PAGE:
Michael Piatek, Tadayoshi Kohno and Arvind Krishnamurthy are probably the only people on this planet that are happy when they receive DMCA take-down notices. The trio has been analyzing the process of copyright enforcement on P2P networks, and in turn have become targets of enforcement agents themselves.

The twist: They never up- or downloaded a single copyrighted work as part of their research. Instead, they just framed various devices on their own network - and in turn received take-down notices for printers and wireless routers. This was possible due to the fact that at least some of the online monitoring companies apparently don't actually download content to verify that a user is sharing a certain file, but just look at the data delivered by Bittorrent trackers, which can be easily manipulated. From the researchers' website:

"To draw on a real-world analogy, consider the ride-share bulletin boards common on many university campuses. People post requests for and offers of rides to various locations and contact information. Suppose a monitoring agency wanted to keep track of anyone who shared a ride from Seattle to Portland. One method would be to simply take a picture of the bulletin board each day, noting the names of people that requested a ride to Portland. The problem with this approach is that anyone can post to the bullet board claiming to be anyone else; there is no way to know if the person named in the request actually made that request unless that person is directly observed getting in the car."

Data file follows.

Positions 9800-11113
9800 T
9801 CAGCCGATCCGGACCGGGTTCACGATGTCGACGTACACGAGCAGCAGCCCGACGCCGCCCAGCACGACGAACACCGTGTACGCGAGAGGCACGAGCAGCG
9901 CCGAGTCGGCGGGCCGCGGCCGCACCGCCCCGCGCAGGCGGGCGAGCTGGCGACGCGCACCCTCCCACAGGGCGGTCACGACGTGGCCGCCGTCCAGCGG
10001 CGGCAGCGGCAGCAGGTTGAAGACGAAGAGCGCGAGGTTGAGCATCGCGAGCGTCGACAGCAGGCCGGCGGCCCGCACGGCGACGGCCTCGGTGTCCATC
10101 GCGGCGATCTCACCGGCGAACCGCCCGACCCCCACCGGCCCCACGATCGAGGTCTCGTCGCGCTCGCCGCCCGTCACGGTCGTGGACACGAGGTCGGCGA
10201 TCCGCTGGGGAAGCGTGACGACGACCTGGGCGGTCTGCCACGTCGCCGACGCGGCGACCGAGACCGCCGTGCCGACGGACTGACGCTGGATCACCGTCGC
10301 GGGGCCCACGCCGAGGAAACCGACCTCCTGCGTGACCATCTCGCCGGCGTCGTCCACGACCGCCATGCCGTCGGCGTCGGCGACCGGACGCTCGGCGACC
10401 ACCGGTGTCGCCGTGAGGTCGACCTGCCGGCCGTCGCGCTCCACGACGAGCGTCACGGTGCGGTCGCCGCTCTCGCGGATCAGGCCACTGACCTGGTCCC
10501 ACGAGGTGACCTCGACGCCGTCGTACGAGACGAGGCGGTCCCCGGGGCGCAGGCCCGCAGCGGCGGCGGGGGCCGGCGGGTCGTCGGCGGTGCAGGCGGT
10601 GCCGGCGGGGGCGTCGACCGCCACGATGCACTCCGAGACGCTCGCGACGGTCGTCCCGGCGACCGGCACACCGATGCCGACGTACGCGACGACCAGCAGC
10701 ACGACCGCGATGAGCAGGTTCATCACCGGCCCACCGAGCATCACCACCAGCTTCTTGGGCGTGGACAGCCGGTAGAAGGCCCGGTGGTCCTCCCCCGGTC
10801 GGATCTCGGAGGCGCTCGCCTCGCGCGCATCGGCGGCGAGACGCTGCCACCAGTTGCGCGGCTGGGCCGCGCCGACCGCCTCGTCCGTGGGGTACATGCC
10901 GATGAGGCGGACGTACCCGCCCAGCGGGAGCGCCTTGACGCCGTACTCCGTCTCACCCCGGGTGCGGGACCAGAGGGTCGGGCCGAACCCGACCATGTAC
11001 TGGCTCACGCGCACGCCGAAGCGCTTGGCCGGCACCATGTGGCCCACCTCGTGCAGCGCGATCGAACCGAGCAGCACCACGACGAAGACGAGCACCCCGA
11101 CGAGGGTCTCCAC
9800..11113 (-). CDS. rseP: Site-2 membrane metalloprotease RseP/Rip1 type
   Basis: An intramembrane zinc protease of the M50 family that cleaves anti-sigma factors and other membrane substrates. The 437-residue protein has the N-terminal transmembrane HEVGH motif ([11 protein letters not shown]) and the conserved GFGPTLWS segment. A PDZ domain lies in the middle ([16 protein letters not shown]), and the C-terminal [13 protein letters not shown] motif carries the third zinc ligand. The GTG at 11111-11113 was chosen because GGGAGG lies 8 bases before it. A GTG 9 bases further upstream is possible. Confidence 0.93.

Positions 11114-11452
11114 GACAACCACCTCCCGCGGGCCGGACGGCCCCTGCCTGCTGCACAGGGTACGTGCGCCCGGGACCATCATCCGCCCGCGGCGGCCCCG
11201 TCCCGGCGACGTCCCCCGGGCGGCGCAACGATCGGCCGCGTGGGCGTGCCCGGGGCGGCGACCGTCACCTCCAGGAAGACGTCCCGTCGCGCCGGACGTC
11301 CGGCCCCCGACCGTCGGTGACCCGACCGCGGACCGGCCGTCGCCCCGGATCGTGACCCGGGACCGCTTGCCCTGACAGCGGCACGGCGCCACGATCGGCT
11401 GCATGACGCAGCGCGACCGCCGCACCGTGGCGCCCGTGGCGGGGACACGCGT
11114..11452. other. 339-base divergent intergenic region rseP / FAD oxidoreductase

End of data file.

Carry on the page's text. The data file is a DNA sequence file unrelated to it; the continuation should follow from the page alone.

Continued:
The researchers also suggest that users don't actually have to fall victim of an intentional attack. Instead, just using a dynamic IP address on a Wifi network that has been registered with a Bittorrent tracker can be enough to get in trouble. The trio believes that Universities and ISPs should be more aware of the questionable nature of the data that DMCA notices are based on:

"The fact that we can generate DMCA complaints for arbitrary users regardless of whether or not copyright infringement actually occurred casts doubt on the current approach to copyright enforcement on P2P networks. As a result, Internet users and ISPs should not interpret DMCA complaints as foolproof; false positives are a very real possibility. Going forward, we believe our work shows a compelling need for increased transparency in the P2P monitoring and enforcement process."

You can read the complete study here.

(via NYT Bits Blog)
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